The year began with anticipation of moving. We decided in October 2014 that we were going to move in 2015, and we were looking at jobs in Colorado and overseas. We love Kansas City, but it was time for a change. I grew up moving every five years, and I was getting the itch after being in our house for just about that long. We told Carl’s company in March that we were leaving, that it would be great if it could be with them, but regardless, we were leaving by end of summer. They brought up Salt Lake City in April, and the more we learned about it, the more excited we became. We thought the move would happen in June or July, then in August, but it finally happened in October. Our house sold quickly, and we sold off most of our stuff, as we were moving from a 4-bedroom house with basement and garage to a 2-bedroom apartment with neither. It’s been good to do with less, but I think both of us would welcome a garage or basement to store our camping stuff and bikes. We love SLC so far. We’ve had some snow, we’re excited about skiing, and we’re starting to make friends. It’s a good place for us.

Another big change happened in July when we both changed our last names! I had my hyphenated name from birth, and Carl and I both liked the idea of having the same last name. Of the three last names between the two of us, we chose my mom’s. I have to admit, when we got married (almost 6 years ago!), I didn’t ever really think about changing my name. It didn’t make a lot of sense, as I had started to establish myself in law under that name, and Carl’s last name wasn’t really any less complicated than my own. Since I left law, I had been wanting to simplify it, and Carl finally asked me why I didn’t, and he offered to change his name too. It was very sweet, and it has meant more than I expected to have the same last name as my husband. We were able to change our names with very little fuss, Carl’s work colleagues thought it was great, and apart from a few notable exceptions, everyone has either thought it was neat or kept their opinions to themselves.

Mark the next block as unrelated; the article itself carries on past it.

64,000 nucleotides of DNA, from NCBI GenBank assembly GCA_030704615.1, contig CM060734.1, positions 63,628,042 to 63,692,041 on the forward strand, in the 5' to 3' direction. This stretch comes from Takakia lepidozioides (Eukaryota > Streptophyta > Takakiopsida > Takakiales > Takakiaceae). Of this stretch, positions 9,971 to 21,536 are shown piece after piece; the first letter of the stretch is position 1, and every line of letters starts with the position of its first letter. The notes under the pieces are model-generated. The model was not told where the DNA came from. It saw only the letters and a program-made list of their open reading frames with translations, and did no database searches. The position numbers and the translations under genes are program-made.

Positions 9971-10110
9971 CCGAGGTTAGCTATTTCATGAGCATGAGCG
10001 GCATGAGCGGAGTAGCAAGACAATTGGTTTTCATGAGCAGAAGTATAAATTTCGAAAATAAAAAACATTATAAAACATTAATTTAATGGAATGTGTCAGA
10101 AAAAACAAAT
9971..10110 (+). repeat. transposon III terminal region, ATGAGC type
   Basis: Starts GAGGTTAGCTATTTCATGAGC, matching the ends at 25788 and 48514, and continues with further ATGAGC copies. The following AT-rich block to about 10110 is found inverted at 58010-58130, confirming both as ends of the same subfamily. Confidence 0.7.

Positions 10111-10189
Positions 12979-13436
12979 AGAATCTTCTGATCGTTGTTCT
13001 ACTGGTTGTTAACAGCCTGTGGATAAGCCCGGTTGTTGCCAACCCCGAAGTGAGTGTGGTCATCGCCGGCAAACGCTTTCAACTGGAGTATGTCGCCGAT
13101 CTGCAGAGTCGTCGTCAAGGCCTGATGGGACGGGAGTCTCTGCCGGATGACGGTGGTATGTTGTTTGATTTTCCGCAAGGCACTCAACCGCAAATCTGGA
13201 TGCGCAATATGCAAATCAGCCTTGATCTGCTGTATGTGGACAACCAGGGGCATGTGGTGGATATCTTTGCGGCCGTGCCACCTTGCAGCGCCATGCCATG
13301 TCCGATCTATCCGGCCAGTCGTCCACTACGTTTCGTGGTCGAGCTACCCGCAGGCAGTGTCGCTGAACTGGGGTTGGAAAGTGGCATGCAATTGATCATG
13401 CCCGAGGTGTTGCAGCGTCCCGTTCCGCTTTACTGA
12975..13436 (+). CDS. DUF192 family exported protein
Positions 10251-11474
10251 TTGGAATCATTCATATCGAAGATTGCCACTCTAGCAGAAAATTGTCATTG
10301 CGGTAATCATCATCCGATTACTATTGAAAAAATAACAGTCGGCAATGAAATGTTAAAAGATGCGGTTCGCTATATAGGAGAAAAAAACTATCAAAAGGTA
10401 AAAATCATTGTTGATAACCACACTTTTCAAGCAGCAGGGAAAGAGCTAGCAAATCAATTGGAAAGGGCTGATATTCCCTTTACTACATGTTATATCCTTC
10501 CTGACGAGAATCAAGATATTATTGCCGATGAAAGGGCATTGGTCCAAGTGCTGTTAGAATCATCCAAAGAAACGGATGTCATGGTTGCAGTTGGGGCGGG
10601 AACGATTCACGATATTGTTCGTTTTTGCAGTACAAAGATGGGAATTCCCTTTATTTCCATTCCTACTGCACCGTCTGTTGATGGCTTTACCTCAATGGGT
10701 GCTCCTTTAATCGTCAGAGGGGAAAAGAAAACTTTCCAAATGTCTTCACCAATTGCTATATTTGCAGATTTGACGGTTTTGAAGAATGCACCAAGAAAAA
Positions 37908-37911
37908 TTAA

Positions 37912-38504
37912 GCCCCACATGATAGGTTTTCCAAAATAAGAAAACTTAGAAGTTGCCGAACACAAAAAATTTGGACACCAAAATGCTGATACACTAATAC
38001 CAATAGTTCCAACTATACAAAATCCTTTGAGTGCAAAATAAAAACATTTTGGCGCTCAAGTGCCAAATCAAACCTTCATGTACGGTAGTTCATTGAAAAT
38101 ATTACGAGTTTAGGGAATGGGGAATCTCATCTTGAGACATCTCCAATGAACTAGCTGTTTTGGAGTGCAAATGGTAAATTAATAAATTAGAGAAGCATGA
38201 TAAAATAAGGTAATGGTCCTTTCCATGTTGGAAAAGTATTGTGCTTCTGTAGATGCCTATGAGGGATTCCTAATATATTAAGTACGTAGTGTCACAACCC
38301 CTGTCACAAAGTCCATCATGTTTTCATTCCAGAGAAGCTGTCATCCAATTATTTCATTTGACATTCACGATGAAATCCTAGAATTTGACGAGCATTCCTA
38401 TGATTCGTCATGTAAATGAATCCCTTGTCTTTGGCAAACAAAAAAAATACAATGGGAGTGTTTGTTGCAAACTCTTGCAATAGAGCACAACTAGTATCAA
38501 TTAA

The third big change has been my delving into software development. I started learning Python in March (a college class in it 12 years ago barely counts as having learned it before), after doing some HTML/CSS/JavaScript stuff, and I’ve been doing small projects and solving math problems (gotta love Project Euler!). I’m doing a class on how to properly test software too, and my hope is to start as QA and move into test automation and then a full-on development job. It’s a lot to learn, but I’m enjoying it, and Carl says I already think like a software engineer (not that his opinion is the be-all and end-all, but it’s nice that he has that faith in me). I have a list of projects to conquer in 2016, and I’m looking forward to doing them. Keep an eye on my site for them!

In other news, I welcomed a niece in August (she’s beautiful), and I celebrated with friends and family for their own milestones. I gave two recitals, sang with multiple choirs, and went to both Universal Studios in Orlando and Disneyland in California. I made plans for Harry Potter things, learned new board games, learned to crochet, finished some knitting projects, and read a lot. It was a wonderful year, and next year looks like it will be just as good.